I took the opportunity to tell them by telephone that I thought that it was a wonderful idea that they go to Tibet to climb Lhotse, Everest or whatever they like.
The Korean team did not go to Tibet of course. No one there had begun to fix lines for them. They reluctantly put down the amount SPCC had received per team in fall 2003 for the icefall and began their trek to Base Camp.
Here at Base our relationship with the Korean team began to improve. The first day they arrived their climbing leader, Go Young Kuk, and I met and he declared “no more writing” about our written agreement for the icefall expenses. Then the Sherpas from both teams cheered as Go Young Kuk and I hugged. Two nights later we received an evening mealtime gift of a steaming pot of snails. Kit ate the most snails as I recall, although nearly the entire team enjoyed sampling the delicacy from our friends.
During the snowstorm I began to have some doubts about our fellow Icefall / Western Cwm climbers. On two consecutive mornings I was approached by the members of the team about “rescuing” or “going to get” two of their members who were staying at Camp I. I explained on both occasions that the avalanche hazard was too high and that no one should be moving from any camp. The second morning there was a pleading sense of urgency to the request: “our leader has diarrhea and is vomiting”.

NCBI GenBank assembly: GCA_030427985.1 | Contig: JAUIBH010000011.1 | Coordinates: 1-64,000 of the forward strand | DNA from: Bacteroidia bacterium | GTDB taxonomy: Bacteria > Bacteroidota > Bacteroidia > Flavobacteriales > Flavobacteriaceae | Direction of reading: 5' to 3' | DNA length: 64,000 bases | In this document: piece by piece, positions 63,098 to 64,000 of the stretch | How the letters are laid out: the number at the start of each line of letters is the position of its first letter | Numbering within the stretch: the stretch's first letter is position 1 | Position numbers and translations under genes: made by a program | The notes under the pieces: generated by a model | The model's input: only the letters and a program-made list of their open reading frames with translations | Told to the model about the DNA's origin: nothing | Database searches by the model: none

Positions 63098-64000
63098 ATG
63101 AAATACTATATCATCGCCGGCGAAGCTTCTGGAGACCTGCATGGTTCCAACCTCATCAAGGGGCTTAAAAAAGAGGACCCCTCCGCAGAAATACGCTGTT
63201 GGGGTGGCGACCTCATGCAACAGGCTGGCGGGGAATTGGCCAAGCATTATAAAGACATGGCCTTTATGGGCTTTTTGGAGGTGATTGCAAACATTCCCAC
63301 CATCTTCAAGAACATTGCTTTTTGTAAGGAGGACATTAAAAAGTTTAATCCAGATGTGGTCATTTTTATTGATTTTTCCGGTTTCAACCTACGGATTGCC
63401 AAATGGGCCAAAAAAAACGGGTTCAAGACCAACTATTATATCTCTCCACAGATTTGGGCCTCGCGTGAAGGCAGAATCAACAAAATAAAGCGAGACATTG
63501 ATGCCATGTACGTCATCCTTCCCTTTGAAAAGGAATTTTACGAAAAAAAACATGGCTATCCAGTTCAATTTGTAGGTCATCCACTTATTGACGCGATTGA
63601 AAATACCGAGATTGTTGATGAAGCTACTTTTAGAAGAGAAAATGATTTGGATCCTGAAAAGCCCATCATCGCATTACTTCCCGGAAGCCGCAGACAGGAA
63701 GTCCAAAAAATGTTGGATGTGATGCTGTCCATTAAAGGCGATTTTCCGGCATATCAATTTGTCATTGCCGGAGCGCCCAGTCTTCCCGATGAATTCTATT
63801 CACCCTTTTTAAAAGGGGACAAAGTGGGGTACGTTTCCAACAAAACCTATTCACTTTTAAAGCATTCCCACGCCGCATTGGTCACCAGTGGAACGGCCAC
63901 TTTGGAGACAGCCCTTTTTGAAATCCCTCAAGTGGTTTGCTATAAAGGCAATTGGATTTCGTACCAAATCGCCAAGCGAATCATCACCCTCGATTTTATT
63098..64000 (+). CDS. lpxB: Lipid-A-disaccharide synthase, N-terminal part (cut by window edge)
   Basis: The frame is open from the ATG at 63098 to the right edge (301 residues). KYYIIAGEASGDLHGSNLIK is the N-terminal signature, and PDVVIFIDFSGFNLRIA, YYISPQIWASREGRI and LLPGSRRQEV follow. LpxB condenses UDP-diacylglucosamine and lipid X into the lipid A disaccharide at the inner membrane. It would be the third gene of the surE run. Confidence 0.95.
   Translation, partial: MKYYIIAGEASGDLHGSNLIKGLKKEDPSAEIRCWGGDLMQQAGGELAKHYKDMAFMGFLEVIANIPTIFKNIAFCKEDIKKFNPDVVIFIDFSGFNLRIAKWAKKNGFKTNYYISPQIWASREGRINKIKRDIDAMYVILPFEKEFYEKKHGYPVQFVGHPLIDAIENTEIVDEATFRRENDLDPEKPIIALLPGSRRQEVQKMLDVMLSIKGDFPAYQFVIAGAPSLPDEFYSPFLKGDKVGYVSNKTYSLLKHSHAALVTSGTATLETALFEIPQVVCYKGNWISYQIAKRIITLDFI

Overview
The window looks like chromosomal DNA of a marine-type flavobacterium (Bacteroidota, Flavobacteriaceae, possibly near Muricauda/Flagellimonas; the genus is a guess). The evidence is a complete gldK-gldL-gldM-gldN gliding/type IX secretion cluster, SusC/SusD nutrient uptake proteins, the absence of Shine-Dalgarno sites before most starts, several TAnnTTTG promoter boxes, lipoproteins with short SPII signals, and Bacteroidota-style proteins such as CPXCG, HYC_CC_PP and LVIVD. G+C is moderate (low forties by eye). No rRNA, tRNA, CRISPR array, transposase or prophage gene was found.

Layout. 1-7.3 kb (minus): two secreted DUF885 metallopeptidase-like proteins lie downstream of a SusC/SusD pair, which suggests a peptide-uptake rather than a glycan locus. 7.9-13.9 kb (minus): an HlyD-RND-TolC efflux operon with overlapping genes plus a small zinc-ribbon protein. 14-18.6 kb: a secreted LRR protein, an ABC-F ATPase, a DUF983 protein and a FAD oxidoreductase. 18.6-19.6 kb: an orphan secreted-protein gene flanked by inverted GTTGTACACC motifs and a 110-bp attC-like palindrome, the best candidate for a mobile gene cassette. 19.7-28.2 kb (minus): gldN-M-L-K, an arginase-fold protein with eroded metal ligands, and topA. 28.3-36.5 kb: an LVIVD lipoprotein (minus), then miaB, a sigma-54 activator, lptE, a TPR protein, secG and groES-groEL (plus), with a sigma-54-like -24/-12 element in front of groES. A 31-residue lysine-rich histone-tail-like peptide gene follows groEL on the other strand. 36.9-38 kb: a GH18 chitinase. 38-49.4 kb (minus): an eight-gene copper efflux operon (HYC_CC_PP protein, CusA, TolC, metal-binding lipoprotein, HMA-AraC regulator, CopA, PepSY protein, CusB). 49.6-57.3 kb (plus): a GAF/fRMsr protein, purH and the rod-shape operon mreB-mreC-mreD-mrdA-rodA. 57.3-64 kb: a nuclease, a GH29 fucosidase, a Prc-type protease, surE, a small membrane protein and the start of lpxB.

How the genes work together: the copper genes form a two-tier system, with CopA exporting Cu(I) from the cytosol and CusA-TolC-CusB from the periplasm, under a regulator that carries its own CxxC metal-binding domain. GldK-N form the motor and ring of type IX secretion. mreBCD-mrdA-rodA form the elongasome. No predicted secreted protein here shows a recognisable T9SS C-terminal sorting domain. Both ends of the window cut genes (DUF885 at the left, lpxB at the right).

Avalanches were running every where. The only real concern about the Koreans at Camp I of course was did they have fuel to melt water and were their radios working. Both answers were affirmative. The answer we do not have is if the Korean team even considered going to get their own sick members or of having their Sherpas go. Regardless, I am glad they did not. It would not have been safe and there was not reason to do so.
I will pass a judgment here. This team seems to me to be the sort that has been persistently selling Everest short in recent years. They probably do not believe the mountain is as serious as it used to be. One common attitude that is evident in many Everest climbers these days is: “don’t worry there will be a lot of experienced people around”. I told the Koreans in one of our early discussions that I thought the spring was a much better time for a team such as theirs. But actually I do not think that. If anything I think all the problems associated with the spring season on both sides of the mountain arise precisely from the notion that lines will be fixed, rescue services will be available, there are plenty of doctors around, etc.
Twenty-four years ago this autumn there were two teams on this route together. Even though I have friends who were members of each of these teams, I was not here and do not know that much about how they viewed one another. But I do think the first Canadian Everest Team in autumn 1982 and their New Zealand counterparts who they shared the route with, came as independent, self-sufficient peers. Something tells me that both teams were awed and inspired enough by the very idea of being on Everest that they came well prepared.